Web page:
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Signs of respiratory failure

Overall look

The patient is usually pale, sweaty, clammy and looks terrified, exhausted or obtunded

Most patients with respiratory failure sit up unless the cause of respiratory failure is CNS related

Respiratory rate

< 8 or > 30 /min (slow respiratory rate in association with fatigue is an ominous sign)

interrupted speech (cannot finish sentence)

Pulse rate

Tachycardia is usually associated with respiratory failure

Bradycardia is usually a late and sinister sign

SpO2 < 88%

This roughly corresponds to a PaO2 of 8 KPa although the variability is wide

Confusion, agitation or convulsions

Usually caused by hypoxia and can put the patient and staff at risk of injury

Reduction in level of consciousness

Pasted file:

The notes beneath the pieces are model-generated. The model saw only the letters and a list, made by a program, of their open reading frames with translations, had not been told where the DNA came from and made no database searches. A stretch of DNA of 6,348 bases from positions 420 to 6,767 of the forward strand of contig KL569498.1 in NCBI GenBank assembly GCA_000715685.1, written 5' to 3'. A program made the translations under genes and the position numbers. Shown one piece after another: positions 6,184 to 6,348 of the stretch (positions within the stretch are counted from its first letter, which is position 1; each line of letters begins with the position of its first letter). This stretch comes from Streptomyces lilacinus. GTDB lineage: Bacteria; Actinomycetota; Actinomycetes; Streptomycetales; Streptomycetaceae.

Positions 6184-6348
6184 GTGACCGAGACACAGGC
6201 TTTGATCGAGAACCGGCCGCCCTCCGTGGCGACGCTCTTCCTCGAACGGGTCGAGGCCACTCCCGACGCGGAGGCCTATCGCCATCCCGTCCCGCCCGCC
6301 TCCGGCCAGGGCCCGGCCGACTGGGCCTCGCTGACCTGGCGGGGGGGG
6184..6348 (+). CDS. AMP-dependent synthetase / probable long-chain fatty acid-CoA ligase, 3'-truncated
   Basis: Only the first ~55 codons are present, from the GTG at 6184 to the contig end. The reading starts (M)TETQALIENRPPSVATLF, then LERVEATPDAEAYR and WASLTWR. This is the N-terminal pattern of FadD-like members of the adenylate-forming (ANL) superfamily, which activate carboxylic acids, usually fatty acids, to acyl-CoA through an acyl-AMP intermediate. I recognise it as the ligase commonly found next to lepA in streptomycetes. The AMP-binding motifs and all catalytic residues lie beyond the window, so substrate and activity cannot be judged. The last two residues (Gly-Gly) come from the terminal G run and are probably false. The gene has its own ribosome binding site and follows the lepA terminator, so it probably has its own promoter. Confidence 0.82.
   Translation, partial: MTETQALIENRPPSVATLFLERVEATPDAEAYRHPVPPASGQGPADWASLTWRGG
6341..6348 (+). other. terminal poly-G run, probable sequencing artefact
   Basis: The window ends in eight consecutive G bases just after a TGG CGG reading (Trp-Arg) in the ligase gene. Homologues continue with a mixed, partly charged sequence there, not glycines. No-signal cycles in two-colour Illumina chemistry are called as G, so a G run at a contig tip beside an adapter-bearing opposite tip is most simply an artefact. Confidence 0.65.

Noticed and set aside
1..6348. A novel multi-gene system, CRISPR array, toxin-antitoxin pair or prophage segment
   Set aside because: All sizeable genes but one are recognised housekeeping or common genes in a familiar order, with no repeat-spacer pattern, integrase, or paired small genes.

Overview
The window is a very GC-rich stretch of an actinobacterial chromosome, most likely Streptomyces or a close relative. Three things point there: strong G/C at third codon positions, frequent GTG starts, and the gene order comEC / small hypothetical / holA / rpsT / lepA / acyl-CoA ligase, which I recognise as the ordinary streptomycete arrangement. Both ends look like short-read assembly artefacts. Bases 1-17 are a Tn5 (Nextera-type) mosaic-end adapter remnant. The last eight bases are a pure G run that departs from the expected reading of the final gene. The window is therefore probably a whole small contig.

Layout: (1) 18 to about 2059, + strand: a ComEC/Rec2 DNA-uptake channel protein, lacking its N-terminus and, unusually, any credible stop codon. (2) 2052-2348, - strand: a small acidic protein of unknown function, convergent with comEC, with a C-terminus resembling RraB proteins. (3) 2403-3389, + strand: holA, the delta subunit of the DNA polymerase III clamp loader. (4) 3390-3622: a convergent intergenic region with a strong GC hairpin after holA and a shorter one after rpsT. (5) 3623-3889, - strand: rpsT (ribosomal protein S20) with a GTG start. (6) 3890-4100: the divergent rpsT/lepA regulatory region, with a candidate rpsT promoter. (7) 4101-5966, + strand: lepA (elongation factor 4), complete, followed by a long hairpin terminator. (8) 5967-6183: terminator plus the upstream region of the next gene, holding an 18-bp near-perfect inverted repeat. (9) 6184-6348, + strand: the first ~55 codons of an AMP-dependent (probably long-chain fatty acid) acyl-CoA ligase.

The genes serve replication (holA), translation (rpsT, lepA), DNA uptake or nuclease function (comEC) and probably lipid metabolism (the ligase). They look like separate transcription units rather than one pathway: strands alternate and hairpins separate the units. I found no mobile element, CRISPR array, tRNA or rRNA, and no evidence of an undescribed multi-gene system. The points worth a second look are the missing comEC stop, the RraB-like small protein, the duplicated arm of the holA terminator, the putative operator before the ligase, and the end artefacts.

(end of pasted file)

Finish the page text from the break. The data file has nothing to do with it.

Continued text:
Usually associated with hypercapnia or severe hypoxia

Chest signs

Looking at the patient's chest movements (or lack of) is crucial. Look for:

  • prolonged expiratory phase (wheeze)
  • use of accessory muscles of respiration
  • in drawing of suprasternal notch (airway obstruction)
  • see-saw respiratory pattern (airway obstruction or exhaustion)

systematic chest examination is described elsewhere

CVS

Don't forget to examine the cardiovascular system as heart failure is a common cause of respiratory failure.

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